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Thursday, February 01, 2007

The Fashion Bomb Salutes Elizabeth Keckley

“I was fortunate in obtaining work, and in a short time I had acquired something of a reputation as a seamstress and dress-maker. The best ladies in St. Louis were my patrons, and when my reputation was once established I never lacked for orders.”-- Elizabeth Keckley, Behind the Scenes

Happy February!
First up for the Fashion Bomb's Black History Month Designer Series is Elizabeth Keckley (1818-1907), seamstress and dressmaker to many, including Varina Davis, of Confederate President Jefferson Davis and Mary Todd Lincoln, of President Abraham Lincoln.

Keckley was born into slavery in Virginia. She used her superior skills as a seamstress and dressmaker to buy her freedom in 1855. As a free woman, she lived in Washington, D.C.

She sewed and tailored dresses for the daughters and ladies of the most prominent families. Her reputation mounting, she came to the attention of Mary Todd Lincoln, and soon became her dressmaker.

Mary Todd Lincoln

Dress for Mrs. Lincoln by Elizabeth Keckley

Cape for Mrs. Lincoln by Elizabeth Keckley
Keckley’s soon became a confidante to Mary Todd. When Mary Todd fell under financial strain after the assassination of her husband, Keckley helped Mary Todd auction off her clothing in New York. In another attempt to generate funds for Todd as well as her, Keckley published her diaries in 1868: Behind the Scenes or Thirty Years a Slave and Four Years in the White House (which is a quick read if you’re interested).

Mary Todd hated on her portrayal in the book, to the point where her oldest son had it removed from publication. Because of the controversy, Keckley was ostracized and her business declined. According to the African American registry, “From 1892 to 1893, she left Washington to teach domestic science at Wilberforce University in Ohio. She returned soon after to spend the rest of her days at the Home for Destitute Women and Children in Washington, which she had helped to establish. She died there from a stroke May 26, 1907.”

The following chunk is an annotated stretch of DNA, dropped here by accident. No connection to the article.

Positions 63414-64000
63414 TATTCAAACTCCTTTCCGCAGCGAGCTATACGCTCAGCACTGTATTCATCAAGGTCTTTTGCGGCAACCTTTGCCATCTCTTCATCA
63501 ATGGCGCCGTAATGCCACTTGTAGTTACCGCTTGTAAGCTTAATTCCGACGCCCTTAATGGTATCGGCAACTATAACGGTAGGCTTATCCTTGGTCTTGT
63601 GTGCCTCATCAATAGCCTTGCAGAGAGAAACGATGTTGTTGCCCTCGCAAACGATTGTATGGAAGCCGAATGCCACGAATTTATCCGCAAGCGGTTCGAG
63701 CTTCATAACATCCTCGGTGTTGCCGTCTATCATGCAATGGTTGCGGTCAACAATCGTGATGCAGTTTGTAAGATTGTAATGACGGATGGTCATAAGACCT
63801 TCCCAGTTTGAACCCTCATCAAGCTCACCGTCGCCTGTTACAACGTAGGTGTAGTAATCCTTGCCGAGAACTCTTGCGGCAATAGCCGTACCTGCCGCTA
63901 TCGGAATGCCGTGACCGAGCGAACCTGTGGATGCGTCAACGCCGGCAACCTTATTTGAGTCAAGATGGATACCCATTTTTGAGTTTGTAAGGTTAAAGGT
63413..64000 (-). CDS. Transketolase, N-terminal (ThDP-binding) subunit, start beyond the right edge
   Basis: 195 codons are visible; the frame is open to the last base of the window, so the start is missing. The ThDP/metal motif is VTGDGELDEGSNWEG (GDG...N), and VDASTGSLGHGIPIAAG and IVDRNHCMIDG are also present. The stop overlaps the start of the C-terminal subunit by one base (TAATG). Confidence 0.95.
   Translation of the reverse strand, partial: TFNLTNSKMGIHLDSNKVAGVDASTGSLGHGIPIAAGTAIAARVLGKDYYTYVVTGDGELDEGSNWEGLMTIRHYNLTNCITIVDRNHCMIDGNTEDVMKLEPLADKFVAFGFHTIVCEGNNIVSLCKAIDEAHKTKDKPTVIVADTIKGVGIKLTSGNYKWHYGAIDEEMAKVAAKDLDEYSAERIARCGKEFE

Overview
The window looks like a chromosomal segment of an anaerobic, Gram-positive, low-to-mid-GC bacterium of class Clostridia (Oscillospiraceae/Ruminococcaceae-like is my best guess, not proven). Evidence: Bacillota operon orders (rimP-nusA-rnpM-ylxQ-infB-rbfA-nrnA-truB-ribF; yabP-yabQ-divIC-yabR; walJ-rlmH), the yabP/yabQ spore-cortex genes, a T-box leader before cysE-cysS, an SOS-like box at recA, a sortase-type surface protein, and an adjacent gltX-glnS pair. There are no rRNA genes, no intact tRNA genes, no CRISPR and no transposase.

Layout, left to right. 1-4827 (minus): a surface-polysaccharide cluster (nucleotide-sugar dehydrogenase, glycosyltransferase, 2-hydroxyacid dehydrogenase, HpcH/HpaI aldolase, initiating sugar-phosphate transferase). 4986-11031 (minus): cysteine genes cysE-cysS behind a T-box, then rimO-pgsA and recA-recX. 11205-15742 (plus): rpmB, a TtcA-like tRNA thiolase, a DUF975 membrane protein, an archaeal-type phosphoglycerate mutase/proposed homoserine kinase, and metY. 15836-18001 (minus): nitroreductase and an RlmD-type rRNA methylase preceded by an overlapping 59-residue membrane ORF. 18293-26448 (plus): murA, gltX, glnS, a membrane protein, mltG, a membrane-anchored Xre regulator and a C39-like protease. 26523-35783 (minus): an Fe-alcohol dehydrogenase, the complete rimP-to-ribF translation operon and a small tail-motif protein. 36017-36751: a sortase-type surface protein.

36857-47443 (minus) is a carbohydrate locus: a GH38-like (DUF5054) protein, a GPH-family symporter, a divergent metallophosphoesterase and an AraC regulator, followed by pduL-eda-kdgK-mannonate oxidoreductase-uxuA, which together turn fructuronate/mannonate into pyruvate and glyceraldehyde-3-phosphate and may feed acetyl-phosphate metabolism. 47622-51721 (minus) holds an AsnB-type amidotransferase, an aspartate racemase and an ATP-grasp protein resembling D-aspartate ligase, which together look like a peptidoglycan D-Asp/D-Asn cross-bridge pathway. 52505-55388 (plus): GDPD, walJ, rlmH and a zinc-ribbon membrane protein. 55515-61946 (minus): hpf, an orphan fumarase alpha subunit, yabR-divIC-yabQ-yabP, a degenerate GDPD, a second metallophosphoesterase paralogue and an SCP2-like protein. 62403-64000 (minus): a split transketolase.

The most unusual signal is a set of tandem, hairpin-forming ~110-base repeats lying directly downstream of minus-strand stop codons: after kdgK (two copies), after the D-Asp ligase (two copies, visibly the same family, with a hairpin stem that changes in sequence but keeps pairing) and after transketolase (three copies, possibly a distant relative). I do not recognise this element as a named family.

Let’s pour out a flute of champagne in memory of designer extraordinaire Elizabeth Keckley.
Stay tuned tomorrow for the Fashion Bomb’s next Black History Month installment.
Smootches!
PS According to an article in today’s Women’s Wear Daily, Tracy Reese

… will collaborate with Hue, a hosiery firm, for a designer collection. According to the article, “The knee-highs and tights will retail from $18-$24, and are being pitched to department stores and specialty retailers that already sell Tracy Reese.” I think I might snag a pair…finally something by Tracy Reese that I can afford!

6 comments:

Huey P. Langston said...

Happy Black History Month to you too Claire! I'm in all month!

Dionne said...

Love these, keep them coming.

Kimberly said...

I love this note Claire. I actually reference Keckley's work in my thesis on blacks and Abraham Lincoln. And in class today, Prof. Carpio brought her up. Happy Black History Month!

Kimberly

Najah said...

Very interesting, this will be a great series!

Nikky said...

Wow, I'll have to pick up that book. Lovin these installments!

rikyrah said...

A friend turned me onto your blog. I really like it, and appreciate your Black History Month lessons.